Zimbabwe. In February, the EU decided to continue the easing of sanctions against Zimbabwe initiated the year before. Now the entry ban to the EU for Zimbabwe’s Foreign Minister, Justice Minister and 49 other people was lifted, and restrictions on 20 companies were lifted. However, restrictions were maintained against President Robert Mugabe.
Later, during the year, the EU’s foreign ministers declared that the Union planned to lift most sanctions against Zimbabwe as the country held a credible referendum on a new constitution, a milestone on the road to democratic elections.
In March, six people were sentenced to fines and community service prosecuted for inciting violence with intent to overthrow President Mugabe. All denied and labeled the allegations as “pure stupidity”. They had been arrested a year earlier at a seminar on lessons from the Arab Spring. According to the prosecutor, they planned a similar revolt.
The division of power between President Mugabe’s ZANU-PF and Prime Minister Morgan Tsvangirai’s MDC continued to conflict. In April, political violence was reported, and MDC complained that the party’s meetings were repeatedly stopped.
- AbbreviationFinder.org: Provides most commonly used acronyms and abbreviations for Zimbabwe. Also includes location map, major cities, and country overview.
A crucial economic battle issue in the government was the law that forced foreign owners to transfer at least 51% of the shares in local companies to black Zimbabweans. Tsvangirai said the law scared away the investments that the country so desperately needed, while Mugabe’s law enforcement minister threatened companies with prosecution if they did not comply with the law.
A government statement in July that foreign-owned banks must give up the majority shareholding was condemned by Tsvangirai, who said the government neither discussed nor approved the announcement.
The 88-year-old Mugabe declared in September that a referendum on a new constitution would be held in November and parliamentary elections in March 2013. Tsvangirai’s MDC protested, claiming that the timetable was unrealistic to guarantee free and fair elections. Critics said that MDC wanted to postpone the election since Mugabe’s support increased during the year, while MDC was shaken by internal strife and corruption scandals.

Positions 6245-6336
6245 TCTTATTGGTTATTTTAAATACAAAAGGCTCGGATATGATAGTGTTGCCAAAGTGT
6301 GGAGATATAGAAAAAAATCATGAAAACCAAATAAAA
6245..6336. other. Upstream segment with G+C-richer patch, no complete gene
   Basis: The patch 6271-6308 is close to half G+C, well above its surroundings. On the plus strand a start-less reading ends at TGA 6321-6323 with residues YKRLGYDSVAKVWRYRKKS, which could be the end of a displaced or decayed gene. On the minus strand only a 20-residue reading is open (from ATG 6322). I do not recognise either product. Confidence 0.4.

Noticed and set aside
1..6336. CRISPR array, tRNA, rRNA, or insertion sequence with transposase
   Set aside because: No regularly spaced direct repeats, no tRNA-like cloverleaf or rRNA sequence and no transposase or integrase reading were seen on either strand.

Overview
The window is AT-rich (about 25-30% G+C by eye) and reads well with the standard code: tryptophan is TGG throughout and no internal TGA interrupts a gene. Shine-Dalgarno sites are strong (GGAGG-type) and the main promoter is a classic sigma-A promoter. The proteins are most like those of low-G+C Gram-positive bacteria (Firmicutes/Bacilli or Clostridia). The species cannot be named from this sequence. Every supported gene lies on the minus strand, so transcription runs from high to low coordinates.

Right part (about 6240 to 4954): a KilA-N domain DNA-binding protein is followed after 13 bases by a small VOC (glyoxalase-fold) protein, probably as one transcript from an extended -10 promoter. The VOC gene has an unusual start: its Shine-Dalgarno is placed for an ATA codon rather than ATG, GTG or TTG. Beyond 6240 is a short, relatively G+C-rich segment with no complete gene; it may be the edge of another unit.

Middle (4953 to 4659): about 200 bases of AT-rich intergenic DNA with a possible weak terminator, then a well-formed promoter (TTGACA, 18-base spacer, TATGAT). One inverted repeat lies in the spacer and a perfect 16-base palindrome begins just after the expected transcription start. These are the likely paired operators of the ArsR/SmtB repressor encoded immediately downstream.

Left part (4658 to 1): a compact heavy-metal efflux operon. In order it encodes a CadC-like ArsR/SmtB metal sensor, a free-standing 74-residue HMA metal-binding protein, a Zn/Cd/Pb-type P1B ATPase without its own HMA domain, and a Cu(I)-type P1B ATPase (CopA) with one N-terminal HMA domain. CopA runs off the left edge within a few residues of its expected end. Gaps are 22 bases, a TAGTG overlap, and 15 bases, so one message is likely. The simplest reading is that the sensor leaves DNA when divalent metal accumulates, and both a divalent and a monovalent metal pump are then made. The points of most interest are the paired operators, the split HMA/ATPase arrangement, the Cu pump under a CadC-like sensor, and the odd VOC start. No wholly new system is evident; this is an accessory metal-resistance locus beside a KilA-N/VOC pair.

Human rights activists said in October that the repression used in the 2008 violent election was about to be revived. Tsvangirai threatened to leave the unity government because his party members were subjected to violence. Several of his followers were reported to have been jailed.
In December, the chairman of Parliament’s Constitutional Committee declared that a referendum on a new constitution could be held at the earliest in June 2013. The delay was, among other things, that public meetings that would discuss the constitutional proposal were postponed time after time after violent acts.
In 2005, the government launched a clean-up operation in and around Harare, Operation Murambatsvina (Restoration Order), when around 700,000 people were displaced from their homes. The operation came in a situation where Zimbabwe was in a deep economic crisis, which was described by the then UN head of humanitarian operations, Jan Egeland, as a meltdown. The crisis led to a sharp rise in unemployment (estimated at 95 percent in 2009), and between one-fourth and one-third of the population escaped to neighboring countries. Large parts of the economy, including important agriculture, stalled and Zimbabwe experienced hyper inflation which, according to official figures, was 231 million percent in July 2008; unofficially far higher. A parallel economy with the use of foreign currency emerged; in April 2009, the country’s own currency was taken out of use. A banknote of 1 000 000 000 Zimbabwean dollars was then issued.
According to countryaah, the population of Zimbabwe in 2012 was 13,814,518, ranking number 73 in the world. The population growth rate was 1.700% yearly, and the population density was 35.7106 people per km2.